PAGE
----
When recording drums, therefore, this correspondent makes a point of recording individual drum hits as soon as a usable drum take has been achieved. I always go for several hits, at various levels of intensity, on the kick, snare and any toms that were used on the take. These hits can be edited into samples and triggered to enhance – or even replace –the drums that were recorded live.
A DAW has the tools to ‘examine’ an audio region and convert transient peaks into MIDI notes. Set the threshold to ignore spillage; if that proves a bit too crude, you can simply erase unwanted MIDI notes. Then simply load your single-hit samples into your virtual sampler and they should trigger perfectly in time with the track.
Since you’ll be using the actual drums from the recorded kit, the samples will blend seamlessly. Equalisation and compression can be applied to the sounds without experiencing any weirdness through processing spillage. Copious amounts of reverb or delay can also be added to the samples without sending hats and cymbals to the effects by default.
This procedure provides more scope for processing acoustic drum sounds and it can give your drum tracks a very crisp, precise and clean feel. Even if you don’t want to get into MIDI triggers, try aligning the tom samples with the audio events. You can eyeball this by zooming in on the regions and dragging the tom regions into position. Clean tom samples can be placed high up in the mix without ride cymbals and snares sounding weird as the toms naturally decay.
The velocity of the MIDI notes should follow the dynamics of the drummer by default, so you can preserve the player’s natural feel. If you’re really serious about this, you can trigger samples of varying power to maintain even more of the feel. However, depending on the style of music, drum dynamics aren’t always desirable. It’s common for the drums to vary considerably in volume and tone depending on where and how hard the skin was hit.
Triggering samples gives the mixer control over dynamics and tone, so if you need consistent snare hits and the drummer isn’t willing or capable of providing them, then all is not lost. Of course, there are no restrictions on what you can trigger, so if you want pristine Bob Clearmountain samples or electronic sounds with a ‘real drummer’ feel, audio-to-MIDI triggers are an effective solution.
Logic’s audio-to-MIDI function has been used to generate MIDI notes that will trigger a snare sample to enhance or replace the recorded snare drum.
The original purpose of compression was to control dynamic range as transparently as possible, but engineers soon discovered that they could also be used to make drums sound bigger, harder, clearer and generally more exciting.
Our expectations of recorded drum sounds have changed. Led Zeppelin’s much-sampled When The Levee Breaks once epitomised rock power drumming. It’s still incredible, of course, but it sounds nowhere near as loud, aggressive or up-front as a modern rock drum recording.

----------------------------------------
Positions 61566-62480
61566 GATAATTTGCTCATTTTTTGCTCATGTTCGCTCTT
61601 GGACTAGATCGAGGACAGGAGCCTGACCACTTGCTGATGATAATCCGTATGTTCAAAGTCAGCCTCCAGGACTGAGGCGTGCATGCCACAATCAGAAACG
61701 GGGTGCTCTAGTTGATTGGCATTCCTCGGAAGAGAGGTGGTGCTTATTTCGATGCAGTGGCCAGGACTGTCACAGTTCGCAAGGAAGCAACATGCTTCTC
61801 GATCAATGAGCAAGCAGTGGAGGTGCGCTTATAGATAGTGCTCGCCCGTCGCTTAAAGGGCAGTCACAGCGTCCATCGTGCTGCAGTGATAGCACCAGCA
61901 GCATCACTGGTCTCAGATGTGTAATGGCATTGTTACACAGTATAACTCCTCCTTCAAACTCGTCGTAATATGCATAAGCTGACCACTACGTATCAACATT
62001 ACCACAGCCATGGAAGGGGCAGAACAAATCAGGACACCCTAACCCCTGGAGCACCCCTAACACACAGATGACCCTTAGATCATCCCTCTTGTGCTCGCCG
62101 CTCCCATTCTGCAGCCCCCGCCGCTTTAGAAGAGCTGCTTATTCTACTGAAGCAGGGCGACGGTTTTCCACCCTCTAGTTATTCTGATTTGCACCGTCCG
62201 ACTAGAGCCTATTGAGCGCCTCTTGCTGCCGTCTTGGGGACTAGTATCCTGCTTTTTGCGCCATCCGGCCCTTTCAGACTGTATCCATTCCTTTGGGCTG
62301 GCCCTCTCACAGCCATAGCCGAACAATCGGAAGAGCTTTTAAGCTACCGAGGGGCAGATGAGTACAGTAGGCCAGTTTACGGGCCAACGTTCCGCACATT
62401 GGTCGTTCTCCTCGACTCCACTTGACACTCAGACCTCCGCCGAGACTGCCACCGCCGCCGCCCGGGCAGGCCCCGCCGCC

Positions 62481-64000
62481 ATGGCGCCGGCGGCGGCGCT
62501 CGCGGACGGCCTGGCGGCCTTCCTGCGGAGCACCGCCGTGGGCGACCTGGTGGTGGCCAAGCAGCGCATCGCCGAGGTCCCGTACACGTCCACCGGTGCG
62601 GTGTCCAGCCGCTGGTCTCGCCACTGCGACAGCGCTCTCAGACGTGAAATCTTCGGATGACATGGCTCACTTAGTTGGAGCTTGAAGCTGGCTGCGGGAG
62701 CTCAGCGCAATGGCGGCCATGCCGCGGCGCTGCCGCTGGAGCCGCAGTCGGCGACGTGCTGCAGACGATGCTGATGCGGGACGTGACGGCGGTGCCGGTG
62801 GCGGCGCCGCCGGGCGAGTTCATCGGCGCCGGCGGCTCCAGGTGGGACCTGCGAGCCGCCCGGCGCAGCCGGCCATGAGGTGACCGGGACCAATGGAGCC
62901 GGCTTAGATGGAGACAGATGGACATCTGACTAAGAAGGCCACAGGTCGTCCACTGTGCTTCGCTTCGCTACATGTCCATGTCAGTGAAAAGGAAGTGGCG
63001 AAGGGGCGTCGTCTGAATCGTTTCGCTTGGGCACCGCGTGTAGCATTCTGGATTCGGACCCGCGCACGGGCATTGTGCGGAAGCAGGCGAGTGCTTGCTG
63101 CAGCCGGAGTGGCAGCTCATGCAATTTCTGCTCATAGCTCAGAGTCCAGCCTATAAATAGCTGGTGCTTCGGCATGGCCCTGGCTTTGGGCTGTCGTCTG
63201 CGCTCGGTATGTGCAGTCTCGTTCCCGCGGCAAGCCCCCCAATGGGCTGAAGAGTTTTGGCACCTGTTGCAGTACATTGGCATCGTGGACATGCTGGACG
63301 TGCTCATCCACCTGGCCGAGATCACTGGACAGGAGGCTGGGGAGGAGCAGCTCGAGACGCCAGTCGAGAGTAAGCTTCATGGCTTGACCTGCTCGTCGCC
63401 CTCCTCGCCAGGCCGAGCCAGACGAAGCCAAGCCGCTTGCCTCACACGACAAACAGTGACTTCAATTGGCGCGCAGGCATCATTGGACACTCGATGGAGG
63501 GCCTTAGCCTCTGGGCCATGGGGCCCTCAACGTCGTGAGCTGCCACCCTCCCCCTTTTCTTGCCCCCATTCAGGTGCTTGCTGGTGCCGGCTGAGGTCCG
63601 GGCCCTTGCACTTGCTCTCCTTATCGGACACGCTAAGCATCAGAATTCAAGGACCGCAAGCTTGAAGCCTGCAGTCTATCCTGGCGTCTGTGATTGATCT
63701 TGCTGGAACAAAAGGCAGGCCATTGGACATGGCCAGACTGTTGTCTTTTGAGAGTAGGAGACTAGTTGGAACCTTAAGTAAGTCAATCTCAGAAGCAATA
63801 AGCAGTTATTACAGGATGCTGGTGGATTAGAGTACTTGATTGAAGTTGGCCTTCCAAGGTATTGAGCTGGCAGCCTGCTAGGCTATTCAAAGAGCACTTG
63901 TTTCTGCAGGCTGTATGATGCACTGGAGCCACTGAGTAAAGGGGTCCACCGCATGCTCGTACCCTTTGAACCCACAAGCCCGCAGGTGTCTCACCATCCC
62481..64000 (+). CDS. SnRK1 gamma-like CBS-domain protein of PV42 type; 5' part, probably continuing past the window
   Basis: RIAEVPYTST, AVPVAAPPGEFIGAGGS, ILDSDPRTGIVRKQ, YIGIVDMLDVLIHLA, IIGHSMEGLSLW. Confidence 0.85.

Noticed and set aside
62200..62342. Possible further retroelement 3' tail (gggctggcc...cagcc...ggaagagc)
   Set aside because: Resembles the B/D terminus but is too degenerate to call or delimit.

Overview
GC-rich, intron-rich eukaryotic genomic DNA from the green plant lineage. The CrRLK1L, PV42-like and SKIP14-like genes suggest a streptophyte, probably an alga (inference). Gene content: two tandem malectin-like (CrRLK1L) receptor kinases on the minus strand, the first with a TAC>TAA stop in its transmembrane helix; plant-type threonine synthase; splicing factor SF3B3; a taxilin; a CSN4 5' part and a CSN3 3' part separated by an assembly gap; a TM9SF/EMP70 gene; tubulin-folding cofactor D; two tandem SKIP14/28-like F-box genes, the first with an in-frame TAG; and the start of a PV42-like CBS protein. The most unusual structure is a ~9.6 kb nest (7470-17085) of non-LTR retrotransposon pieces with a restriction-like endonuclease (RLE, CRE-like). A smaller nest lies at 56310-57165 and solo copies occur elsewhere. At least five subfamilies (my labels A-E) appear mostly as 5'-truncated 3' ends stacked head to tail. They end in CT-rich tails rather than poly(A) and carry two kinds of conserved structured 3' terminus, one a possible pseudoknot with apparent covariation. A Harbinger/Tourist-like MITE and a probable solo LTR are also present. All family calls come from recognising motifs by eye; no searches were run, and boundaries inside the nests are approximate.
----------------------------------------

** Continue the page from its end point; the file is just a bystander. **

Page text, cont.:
Many old-school funk and soul drum parts are similarly gentle on the ear. They worked fine in their original context, but once looped and layered with contemporary electronic bass and synth sounds, the kick and snare sounds can become overpowered and might not provide sufficient energy and drive.
For 60’s and 70’s style snare reverb, you can’t go wrong with a decent plate reverb plug-in. This is the Universal Audio EMT 140
Processing drum loops through a stereo compressor can radically transform the sound. Even relatively dry drum loops can be made to sound like they were recorded in big, lively rooms if you squish them really hard. The release begins to act a bit like a reverb-time control
Piling on even more compression can cause a pumping effect that many people like. There are no hard-and-fast rules about setting attack times, but it can sound cool if you get the compressor pumping in tempo with the track. Use slower attack times if you want to retain some of the natural dynamic attack of the drums. Most plug-in effects provide presets with self-explanatory names. Selecting these should not be regarded as cheating, and they often provide an excellent starting point for further tweaking.
Of course, you can compress and limit individual drums as well. Controlling the transient peaks of kicks and snares with limiter plug-ins patched across the individual tracks can tighten the low end and add punch to the snare. Catching the transients also means that the compressor won’t have to work so hard if you decide to compress the drum mix.
Some mixers like to send a submix of the drums to a stereo subgroup. Very heavy compression is applied to the subgroup and it’s mixed back in with the uncompressed drums. This is known as parallel compression and it beefs-up tracks and greatly increases perceived loudness without destroying dynamics. It’s a trick that works on lead vocals, too.
Alternatively, you could try removing the drums from the stereo mix and routing them all through a subgroup. The drum mix can then be equalised and compressed globally – much like mastering a track.
As with noise gates, some compressors can be controlled via sidechain signals. Try sending the snare to the drum group compressor’s sidechain so that the drum mix is squished on the snare hits but the drums retain low- and high-frequency dynamics.
Another method you could try is controlling the compressor with the kick drum or cymbals, or simply apply equalisation to the compressor’s sidechain to change the way in which the compressor responds to specific frequencies. For instance, some judicious notch filtering applied to the sidechain can do wonders for taming over-exuberant open hi-hats or over-cooked toms. You can also use drums to trigger compressors that have been applied to instruments such as bass and synths.